Colorful cubist portraitists

Born from the minds of Pablo Picasso and Georges Braque, Cubism is a highly influential style of visual arts of 20th century Paris. Between 1907 and 1914, Cubism emphasized the flat, two-dimensional surface of the picture plane and disregarded traditional techniques and the theory that art should imitate nature. By abandoning perspective and modeling, Cubism could focus on testing the boundaries of texture, space and of course – color. By radically fragmenting objects in their depictions, Cubism derived its name from remarks by the critic Louis Vauxcelles, who derisively described Braque's 1908 work Houses at L'Estaque as being composed of cubes. Deeply inspired by Paul Cézanne, both Braque and Picasso redefined Cubist portraits as being rendered through color, with warm reddish-browns advancing and cool blues receding. The movement developed from Analytical Cubism to Synthetic Cubism after 1912 with color playing a strong role along with shapes and mixing mediums to include newspapers or tobacco wrappings pasted onto the canvas. Cubism was adopted and further developed by many portrait painters, including Fernand Léger and both Robert and Sonia Delaunay and can even be seen today in works by Uli Fischer. Fischer's use of color gives him balance and strength, noting that one of his favorite quotes is :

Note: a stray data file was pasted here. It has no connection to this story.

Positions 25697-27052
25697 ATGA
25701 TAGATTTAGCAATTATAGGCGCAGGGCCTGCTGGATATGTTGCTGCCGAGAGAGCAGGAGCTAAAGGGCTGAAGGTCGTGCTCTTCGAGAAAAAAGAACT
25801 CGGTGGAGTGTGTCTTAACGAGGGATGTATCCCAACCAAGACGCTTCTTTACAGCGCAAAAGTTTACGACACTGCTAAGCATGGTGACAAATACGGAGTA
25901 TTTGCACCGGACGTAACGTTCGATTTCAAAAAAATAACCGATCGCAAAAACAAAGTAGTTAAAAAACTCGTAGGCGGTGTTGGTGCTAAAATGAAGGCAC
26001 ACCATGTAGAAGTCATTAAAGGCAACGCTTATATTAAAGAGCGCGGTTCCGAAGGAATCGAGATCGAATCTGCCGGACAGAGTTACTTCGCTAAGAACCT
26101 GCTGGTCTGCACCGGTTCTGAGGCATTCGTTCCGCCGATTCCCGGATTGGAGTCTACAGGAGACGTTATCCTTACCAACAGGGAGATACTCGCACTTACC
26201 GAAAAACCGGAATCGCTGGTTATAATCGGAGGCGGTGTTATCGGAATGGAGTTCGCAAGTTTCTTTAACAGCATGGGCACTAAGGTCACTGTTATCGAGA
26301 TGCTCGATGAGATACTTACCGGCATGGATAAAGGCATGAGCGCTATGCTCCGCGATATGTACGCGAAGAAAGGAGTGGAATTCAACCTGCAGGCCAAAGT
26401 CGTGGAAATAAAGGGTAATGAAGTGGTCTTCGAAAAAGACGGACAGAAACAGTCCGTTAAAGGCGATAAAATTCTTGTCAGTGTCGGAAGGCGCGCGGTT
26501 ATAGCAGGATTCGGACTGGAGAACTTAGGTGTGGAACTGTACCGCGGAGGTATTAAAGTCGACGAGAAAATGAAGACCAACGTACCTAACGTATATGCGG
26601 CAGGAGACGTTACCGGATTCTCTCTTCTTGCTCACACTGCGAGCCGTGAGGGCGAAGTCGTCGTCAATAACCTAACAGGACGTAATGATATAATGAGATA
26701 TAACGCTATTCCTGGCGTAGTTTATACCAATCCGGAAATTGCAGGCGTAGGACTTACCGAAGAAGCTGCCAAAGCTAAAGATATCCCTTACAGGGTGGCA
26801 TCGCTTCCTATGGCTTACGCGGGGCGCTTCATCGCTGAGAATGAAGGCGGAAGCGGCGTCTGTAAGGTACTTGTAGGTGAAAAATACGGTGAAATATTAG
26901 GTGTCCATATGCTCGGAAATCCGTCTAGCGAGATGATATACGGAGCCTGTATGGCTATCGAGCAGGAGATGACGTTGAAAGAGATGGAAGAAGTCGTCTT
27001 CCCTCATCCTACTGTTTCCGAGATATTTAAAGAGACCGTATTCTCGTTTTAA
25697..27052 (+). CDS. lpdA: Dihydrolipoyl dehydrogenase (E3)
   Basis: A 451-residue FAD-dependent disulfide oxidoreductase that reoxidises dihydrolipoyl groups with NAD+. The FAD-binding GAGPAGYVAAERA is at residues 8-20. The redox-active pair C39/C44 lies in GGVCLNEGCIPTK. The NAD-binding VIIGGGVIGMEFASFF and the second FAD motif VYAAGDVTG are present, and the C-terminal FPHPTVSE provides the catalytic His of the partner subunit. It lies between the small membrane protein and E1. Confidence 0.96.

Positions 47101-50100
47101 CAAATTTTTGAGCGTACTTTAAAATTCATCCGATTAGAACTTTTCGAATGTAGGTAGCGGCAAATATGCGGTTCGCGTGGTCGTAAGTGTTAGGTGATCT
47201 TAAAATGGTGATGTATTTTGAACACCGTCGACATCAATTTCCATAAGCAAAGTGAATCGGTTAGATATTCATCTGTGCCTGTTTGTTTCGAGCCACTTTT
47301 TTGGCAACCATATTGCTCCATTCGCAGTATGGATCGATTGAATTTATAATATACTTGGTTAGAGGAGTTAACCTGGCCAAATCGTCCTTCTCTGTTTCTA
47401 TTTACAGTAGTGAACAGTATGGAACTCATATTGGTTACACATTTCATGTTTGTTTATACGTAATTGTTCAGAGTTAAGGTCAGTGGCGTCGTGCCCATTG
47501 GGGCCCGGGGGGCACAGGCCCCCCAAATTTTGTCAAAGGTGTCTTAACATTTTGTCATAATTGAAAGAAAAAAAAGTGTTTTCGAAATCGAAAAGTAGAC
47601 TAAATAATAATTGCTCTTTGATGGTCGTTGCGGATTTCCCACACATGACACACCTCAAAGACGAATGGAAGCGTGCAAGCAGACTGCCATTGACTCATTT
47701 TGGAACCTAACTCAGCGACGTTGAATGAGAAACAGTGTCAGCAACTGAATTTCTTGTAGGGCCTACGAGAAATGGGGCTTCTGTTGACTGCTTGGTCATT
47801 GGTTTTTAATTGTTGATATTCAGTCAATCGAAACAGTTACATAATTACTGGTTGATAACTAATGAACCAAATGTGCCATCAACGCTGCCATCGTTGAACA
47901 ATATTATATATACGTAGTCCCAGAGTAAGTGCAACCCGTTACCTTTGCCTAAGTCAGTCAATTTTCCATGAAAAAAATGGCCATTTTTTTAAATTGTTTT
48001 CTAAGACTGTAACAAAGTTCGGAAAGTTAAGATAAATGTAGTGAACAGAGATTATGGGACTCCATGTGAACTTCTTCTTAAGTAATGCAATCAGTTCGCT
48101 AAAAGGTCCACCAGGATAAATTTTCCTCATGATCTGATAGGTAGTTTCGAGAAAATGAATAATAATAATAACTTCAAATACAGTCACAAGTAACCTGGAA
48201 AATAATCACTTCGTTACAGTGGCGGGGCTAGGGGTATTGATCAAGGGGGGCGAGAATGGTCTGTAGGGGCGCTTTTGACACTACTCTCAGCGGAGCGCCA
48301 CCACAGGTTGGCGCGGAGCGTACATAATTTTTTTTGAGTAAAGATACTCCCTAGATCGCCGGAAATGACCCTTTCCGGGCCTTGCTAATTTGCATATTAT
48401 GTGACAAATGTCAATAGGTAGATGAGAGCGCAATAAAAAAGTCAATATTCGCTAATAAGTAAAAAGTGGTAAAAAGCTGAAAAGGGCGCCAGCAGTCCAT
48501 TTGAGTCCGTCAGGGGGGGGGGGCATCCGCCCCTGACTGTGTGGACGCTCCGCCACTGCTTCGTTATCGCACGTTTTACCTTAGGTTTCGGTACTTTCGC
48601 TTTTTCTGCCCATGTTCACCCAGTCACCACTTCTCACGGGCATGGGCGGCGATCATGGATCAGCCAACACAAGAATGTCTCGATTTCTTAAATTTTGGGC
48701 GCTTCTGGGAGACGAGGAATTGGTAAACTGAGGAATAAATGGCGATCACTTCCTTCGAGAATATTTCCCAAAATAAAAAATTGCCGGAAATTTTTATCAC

"The purest and most thoughtful minds are those who love color the most." John Ruskin (1819 - 1900)

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